Charles E. Burchfield in his own words

From the age of seventeen until the end of his life, American watercolor painter Charles E. Burchfield wrote in journals that chronicled his artistic and intellectual development. These journals reveal much about his unique vision, love of nature and gift for writing. Burchfield’s passion for writing could not be contained in the journals alone. Throughout his career, his moods, ideas and personal critiques were also recorded on thousands of scraps of paper and studies for paintings as well as in letters to family, friends and colleagues. His complex and layered visual language points to a complex human being. The inner triumphs, struggles and ambitions of his career are reflected and recorded in his own words and serve as an inspiration for all.

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  • Charles E. Burchfield, Journals, September 22-24, 1962

    Sunday, September 22, 2019

    ...for example in radical innovations such as the “Moth and Thunderclap,” which I get a thrill from every time I look at it, but which has made me wonder, “Is this going too far into the abstract world?” John seemed “bowled over” by it in fact it probably was hismore

  • Letter from Charles E. Burchfield to Frank K. M. Rehn, September 21, 1944

    Saturday, September 21, 2019

    I feel happier than I have felt in years…. I’m going to give you more sounds and dreams and—yes, I’m going to make people smell what I want them to, and with visual means.

  • Charles Burchfield, Journals, September 23, 1916

    Friday, September 20, 2019

    I have forgotten these idealistic lands to the south—sun-beaten thunderheads at noon! To awake some morning entirely refreshed, to walk out barefooted in the dewy grass & walk eastward in the dusk over a strange land to meet the sun—

  • Charles Burchfield, Journals, September 17, 1914

    Thursday, September 19, 2019

    A little of Beethoven. He was deaf. I have sound ears, pretty good eyes—all my senses are well developed even to several others not mentioned in the physiology. Yet I admit the possibility of failure sometimes. I contemn myself.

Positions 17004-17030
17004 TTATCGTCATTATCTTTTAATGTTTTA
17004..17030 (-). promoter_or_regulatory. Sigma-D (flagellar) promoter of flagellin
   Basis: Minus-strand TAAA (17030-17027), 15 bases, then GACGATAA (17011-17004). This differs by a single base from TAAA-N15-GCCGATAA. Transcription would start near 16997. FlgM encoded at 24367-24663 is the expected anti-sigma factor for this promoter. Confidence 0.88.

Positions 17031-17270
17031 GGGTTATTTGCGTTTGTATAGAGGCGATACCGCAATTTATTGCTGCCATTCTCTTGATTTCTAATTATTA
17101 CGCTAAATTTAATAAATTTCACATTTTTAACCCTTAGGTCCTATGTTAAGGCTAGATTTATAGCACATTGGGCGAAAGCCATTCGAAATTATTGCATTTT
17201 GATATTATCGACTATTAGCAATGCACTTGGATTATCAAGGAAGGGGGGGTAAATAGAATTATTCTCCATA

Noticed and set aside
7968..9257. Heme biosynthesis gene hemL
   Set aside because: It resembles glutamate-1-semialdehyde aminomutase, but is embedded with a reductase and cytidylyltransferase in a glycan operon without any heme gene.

• Charles E. Burchfield, Journals, September 18, 1916

    Wednesday, September 18, 2019

      The days are cold – The afterglows are yellow; a blueness pervades the air – light blue smokes goes up stagnantly from some chimneys –

  • Charles E. Burchfield, Journals, September 17, 1914

    Tuesday, September 17, 2019

     A clear air day. Patches of white pithy dapple-like clouds in the blue. Morning fresh & cold. Noon sun warm. I hear katy-dids, the first for some days...

  • Charles E. Burchfield, Journals, September 16, 1913

    Monday, September 16, 2019

    "...The combination of wind rushing thru trees and the clatter of rain beating against streaking winds is one of the fine things about Autumn weather..."

  • Charles E. Burchfield, Journals, September 15, 1962

    Sunday, September 15, 2019

    After a long and animated conversation in the house we went out to the studio, where I showed them some of my recent work – It was a pleasure showing to them for they not only understood what I was trying to express, but were enthusiastic too –

  • Charles E. Burchfield, Journals, between September 12 and September 14, 1919

    Saturday, September 14, 2019

    Negley— the shriek of the locomotive is tossed about from one hog-back to another like children play ball; it seems all over when far to the northeast comes a last remote echo, and the hot white silence settles down over the town again –

  • Charles Burchfield, Journals, September 7, 1914

    Friday, September 13, 2019

    This dew-drenched spurry valley is a wonderful thing on misty mornings. Shrub willows star-studded which, snapped by the new born breeze, flung upward pieces of silver that struck by the sun were given voice & dissolved into killdeers.

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